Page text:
Copper Uptake by Nongastrointestinal Vertebrate Cells
Apart from the intestinal mucosa, most of the work on copper uptake by internal eucaryotic cells has been done with hepatocytes, especially those of the rat. Beginning with studies on liver slices incubated in Krebs—Ringer solution with 64Cu-labeled Cu(II) citrate, it was shown by Saltman et al. (1959) that copper uptake obeyed saturation kinetics. Subsequent studies by Harris and Sass-Kortsak (1967), in which 0.1 volume of dialyzed serum was added to the Krebs—Ringer buffer, were consistent with a first-order process but showed that the addition of amino acids in a mixture containing 63 µM histidine (9.7 mg/liter), 71 µM cysteine (8.6), and 370 µM threonine (44), as well as most other amino acids in approximately physiological amounts, stimulated uptake two- to three-fold at Cu concentrations from 6.4 to 200 µM (0.1–5 mg/ml). This was also observed by Neumann and Silverberg (1966), who reported that histidine (4–12 µM) stimulated uptake of 64Cu (10 µM) by rat liver or kidney slices (or by Ehrlich ascites tumor cells) when incubated in a Krebs—Ringer medium containing 4% albumin. Harris and Sass-Kortsak (1967) showed that there was the same degree of uptake (and stimulation of uptake) by amino acids at two different albumin concentrations, corresponding to about 0.3 and 1.5 g/dl. Also, the absence of an oxygen atmosphere had little effect on copper uptake recorded in the absence of amino acids but profoundly inhibited (in fact, more or less abolished) the stimulatory effect of the added amino acids. In contrast, 2,4-dinitrophenol (1 × 10−4−1.8 × 10−4 M) had no effect on uptake measured in the absence or presence of extra amino acids, implying that the oxygen dependency of the amino acid stimulatory effect (if indeed it is reproducible) is not mediated by intracellular ATP availability.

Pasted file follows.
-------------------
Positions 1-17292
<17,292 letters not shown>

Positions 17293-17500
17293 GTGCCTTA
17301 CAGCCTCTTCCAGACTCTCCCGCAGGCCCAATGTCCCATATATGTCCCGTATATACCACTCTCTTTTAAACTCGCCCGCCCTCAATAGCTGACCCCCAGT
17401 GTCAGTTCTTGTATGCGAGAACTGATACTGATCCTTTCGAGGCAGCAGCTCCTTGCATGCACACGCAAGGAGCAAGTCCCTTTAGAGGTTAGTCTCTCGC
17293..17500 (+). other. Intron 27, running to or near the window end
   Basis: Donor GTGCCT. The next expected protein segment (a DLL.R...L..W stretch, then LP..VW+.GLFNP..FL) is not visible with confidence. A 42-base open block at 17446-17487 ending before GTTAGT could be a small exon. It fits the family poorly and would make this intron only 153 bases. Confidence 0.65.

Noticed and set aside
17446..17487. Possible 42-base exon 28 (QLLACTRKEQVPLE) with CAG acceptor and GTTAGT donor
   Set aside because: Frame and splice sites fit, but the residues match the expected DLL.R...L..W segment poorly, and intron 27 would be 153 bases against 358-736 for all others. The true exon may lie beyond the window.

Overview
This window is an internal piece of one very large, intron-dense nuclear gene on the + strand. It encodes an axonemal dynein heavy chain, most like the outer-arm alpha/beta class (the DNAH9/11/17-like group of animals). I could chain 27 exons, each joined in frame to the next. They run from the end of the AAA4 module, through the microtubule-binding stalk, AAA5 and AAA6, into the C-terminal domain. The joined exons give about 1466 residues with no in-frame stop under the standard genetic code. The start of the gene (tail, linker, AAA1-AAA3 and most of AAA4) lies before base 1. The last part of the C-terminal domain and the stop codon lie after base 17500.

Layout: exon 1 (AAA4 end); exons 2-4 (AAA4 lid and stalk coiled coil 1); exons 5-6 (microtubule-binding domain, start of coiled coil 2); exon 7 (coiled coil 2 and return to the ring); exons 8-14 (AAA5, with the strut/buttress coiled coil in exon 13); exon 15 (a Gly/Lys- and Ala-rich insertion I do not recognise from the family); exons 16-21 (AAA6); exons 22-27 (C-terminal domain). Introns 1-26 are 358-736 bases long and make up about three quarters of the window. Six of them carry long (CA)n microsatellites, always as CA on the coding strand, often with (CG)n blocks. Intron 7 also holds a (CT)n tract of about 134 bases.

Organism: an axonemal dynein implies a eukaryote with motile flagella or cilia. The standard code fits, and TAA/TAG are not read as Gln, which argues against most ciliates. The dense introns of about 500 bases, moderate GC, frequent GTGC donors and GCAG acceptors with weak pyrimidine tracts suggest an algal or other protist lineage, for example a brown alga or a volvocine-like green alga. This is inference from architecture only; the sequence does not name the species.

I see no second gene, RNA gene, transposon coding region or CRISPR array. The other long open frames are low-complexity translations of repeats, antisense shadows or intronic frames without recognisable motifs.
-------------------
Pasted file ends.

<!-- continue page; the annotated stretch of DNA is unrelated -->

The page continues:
KeywordsIonic Copper Ehrlich Ascites Tumor Cell Copper Uptake Copper Transport Mouse Hepatocyte
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